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Irish Films in Cinema 2015

 

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11 Minutes (Jerzy Skolimowski)

4th December

 

The lives of urbanites intertwine in a world where anything can happen at any time.

Reviewed here

 

The Hallow (Corin Hardy)

13th November

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A family who move into a remote milllhouse in Ireland find themselves in a fight for survival with demonic creatures living in the woods.

Reviewed here

 

Night People (Gerard Lough)

13th November

A pair of professional but badly mismatched criminals break into a vacant house to carry out an insurance scam. Awkwardly thrown together with an hour to kill, they reluctantly start telling each other tall tales.

Reviewed here

 

Brooklyn (John Crowley)

6th November

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Set in the early 1950s, Brooklyn is the story of a young woman, Eilis (Saoirse Ronan) who moves from small town Ireland to Brooklyn, NY where, unlike home, she has the opportunity for work and for a future – and love, in the shape of Italian-American Tony (Emory Cohen).  When a family tragedy brings her back to Ireland, she finds herself absorbed into her old community, but now with eligible Jim (Domhnall Gleeson) courting her.  As she repeatedly postpones her return to America, Eilis finds herself confronting a terrible dilemma – a heart-breaking choice between two men and two countries.

Brooklyn is adapted from Colm Tóibín’s New York Times Bestseller by Nick Hornby  and directed by John Crowley.

Reviewed here

 

The Legend Of Longwood (Lisa Mulcahy)

23rd October

 

When 12-year-old Mickey Miller moves with her family from New York to Ireland, she soon discovers a mysterious link between herself and the 300-year-old legend of the mysterious Black Knight, who regularly haunts the sleepy Irish village of Longwood. With her new best friend in tow, Mickey sets out to redeem the knight while saving a precious herd of white horses and thwarting the evil plans of a greedy, ambitious woman  – a mighty handful even for the bravest girl.

Reviewed here

 

The Queen Of Ireland (Conor Horgan)

21st October

 

Conor Horgan’s documentary follows Rory O’Neill’s journey from the small Mayo town of Ballinrobe to striding the world stage. The film takes us behind the scenes with his alter ego Panti in the year she became the symbol of Ireland’s march towards marriage equality.

Reviewed here

 

The Hit Producer (Kevin de la Isla)

 

A struggling movie producer in search of an investor reluctantly follows the promise of money into Dublin’s drug underworld where she witnesses a botched murder attempt.

 

The Lobster (Yorgos Lanthimos)

16th October

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The Lobster is a love story set in the near future where single people, according to the rules of The City, are arrested and transferred to The Hotel.  There they are obliged to find a matching mate in 45 days.  If they fail, they are transformed into an animal of their choosing and released into The Woods.  A desperate Man escapes from The Hotel to The Woods where The Loners live and falls in love, although it is against their rules.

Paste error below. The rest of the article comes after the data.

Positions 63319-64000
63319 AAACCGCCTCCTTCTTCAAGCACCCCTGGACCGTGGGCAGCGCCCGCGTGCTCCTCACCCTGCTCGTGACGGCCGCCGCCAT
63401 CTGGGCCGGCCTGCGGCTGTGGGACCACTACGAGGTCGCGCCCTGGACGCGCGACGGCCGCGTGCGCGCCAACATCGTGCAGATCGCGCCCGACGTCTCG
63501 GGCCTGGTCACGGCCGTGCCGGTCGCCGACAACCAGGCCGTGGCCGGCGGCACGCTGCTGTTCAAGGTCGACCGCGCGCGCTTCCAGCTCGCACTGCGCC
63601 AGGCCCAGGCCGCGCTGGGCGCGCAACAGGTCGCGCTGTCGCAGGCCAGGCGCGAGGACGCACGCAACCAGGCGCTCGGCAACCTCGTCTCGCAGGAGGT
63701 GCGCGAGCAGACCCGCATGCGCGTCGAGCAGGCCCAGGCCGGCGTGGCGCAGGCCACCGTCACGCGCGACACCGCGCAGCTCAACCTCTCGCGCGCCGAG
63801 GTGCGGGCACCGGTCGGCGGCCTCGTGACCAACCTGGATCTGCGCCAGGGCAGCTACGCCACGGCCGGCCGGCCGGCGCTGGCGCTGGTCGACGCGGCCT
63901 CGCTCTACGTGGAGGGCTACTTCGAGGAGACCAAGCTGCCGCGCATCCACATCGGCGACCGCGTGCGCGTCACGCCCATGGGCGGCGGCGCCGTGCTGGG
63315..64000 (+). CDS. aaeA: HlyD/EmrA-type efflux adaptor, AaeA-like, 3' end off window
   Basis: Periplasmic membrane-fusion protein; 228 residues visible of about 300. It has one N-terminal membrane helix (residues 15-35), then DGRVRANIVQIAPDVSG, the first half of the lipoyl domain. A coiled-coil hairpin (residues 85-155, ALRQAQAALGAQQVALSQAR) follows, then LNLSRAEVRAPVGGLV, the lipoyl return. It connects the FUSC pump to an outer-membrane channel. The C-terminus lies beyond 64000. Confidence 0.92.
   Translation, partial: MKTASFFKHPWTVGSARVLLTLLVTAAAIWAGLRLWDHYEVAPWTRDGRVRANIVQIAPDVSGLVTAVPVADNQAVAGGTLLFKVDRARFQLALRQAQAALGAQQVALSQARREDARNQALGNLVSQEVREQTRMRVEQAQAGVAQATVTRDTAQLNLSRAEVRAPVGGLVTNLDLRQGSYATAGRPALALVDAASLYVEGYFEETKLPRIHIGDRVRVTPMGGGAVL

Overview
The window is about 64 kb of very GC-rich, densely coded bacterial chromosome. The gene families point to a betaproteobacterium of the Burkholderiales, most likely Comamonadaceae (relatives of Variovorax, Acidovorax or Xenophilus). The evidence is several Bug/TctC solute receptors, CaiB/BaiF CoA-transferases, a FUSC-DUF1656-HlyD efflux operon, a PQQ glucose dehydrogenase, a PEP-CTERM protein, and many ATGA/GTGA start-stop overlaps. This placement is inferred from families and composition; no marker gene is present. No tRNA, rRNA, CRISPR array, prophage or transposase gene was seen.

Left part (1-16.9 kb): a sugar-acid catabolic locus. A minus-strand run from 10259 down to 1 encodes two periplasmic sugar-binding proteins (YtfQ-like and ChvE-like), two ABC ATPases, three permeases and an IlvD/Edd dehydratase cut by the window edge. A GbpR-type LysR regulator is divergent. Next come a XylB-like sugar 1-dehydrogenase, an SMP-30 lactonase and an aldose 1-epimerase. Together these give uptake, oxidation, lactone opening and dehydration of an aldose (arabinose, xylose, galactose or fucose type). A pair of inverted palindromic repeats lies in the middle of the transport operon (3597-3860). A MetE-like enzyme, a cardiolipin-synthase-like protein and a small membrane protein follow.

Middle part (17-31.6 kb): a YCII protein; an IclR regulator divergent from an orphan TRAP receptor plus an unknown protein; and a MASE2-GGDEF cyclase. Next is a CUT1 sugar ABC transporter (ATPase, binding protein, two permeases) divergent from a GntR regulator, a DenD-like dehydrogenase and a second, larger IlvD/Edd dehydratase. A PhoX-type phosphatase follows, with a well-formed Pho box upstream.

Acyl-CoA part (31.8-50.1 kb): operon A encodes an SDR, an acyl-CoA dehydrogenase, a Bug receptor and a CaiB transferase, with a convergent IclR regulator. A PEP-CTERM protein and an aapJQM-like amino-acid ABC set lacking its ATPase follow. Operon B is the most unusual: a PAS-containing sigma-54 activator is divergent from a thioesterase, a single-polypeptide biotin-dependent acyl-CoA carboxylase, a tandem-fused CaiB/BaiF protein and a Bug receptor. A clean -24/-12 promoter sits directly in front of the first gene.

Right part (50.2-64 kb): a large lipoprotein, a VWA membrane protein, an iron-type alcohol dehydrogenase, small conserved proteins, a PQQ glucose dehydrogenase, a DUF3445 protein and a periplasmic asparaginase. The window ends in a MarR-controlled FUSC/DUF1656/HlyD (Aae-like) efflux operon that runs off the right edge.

Reviewed here

 

Talking to My Father (Sé Merry Doyle)

16th October

 

Talking to my Father features two voices from two eras each concerned with how we as a nation understand the architecture that surrounds our lives. Modern architecture in Ireland reached a high point in the early sixties and one of its most celebrated and influential figures was Robin Walker.

Reviewed here

 

Tana Bana (Pat Murphy)

9th October

TanaBanaStill

 

In Varanasi, the uneasy peace between Hindu and Moslem hinges on the world renowned silk weaving.  The existence of this ancient Hindu city depends upon Moslem weavers.

Reviewed here

 

Ghosthunters – On Icy Trails (Tobi Baumann)

2nd October

 

Based on the bestselling novel “Ghosthunters and the Incredibly Revolting Ghost” by Cornelia Funke, Ghosthunters – On Icy Trails, which features Amy Huberman, follows a young boy Tom who discovers an ASG, an Averagely Spooky Ghost called Hugo in his cellar.  He soon realizes that Hugo is not only completely harmless, but also desperately needs his help. Hugo cannot go back to his haunted house, because a dangerous AIG, an Ancient Ice Ghost, has moved in and is spreading an arctic cold over the entire town in the middle of summer. Tom and Hugo go to professional ghost-hunter Hetty Cuminseed, who doesn’t like children or ghosts very much, and who just lost her job at the CGI, the Central Ghosthunting Institute. Hetty teaches Tom and Hugo the basics of ghost-hunting and the three become an unusual team: only with friendship, courage and self-confidence can they overcome their adversary and save the town from the AIG.

Reviewed here

 

Older Than Ireland (Alex Fegan)

25th September

 

Older Than Ireland features thirty men and women aged 100 years and over. Often funny and at times poignant, the film explores each centenarian’s journey, from their birth at the dawn of Irish independence to their life as a centenarian in modern day Ireland. Older Than Ireland ‘s observational style offers a rare insight into the personal lives of these remarkable individuals.

Reviewed here

 

Pursuit (Paul Mercier)

18th September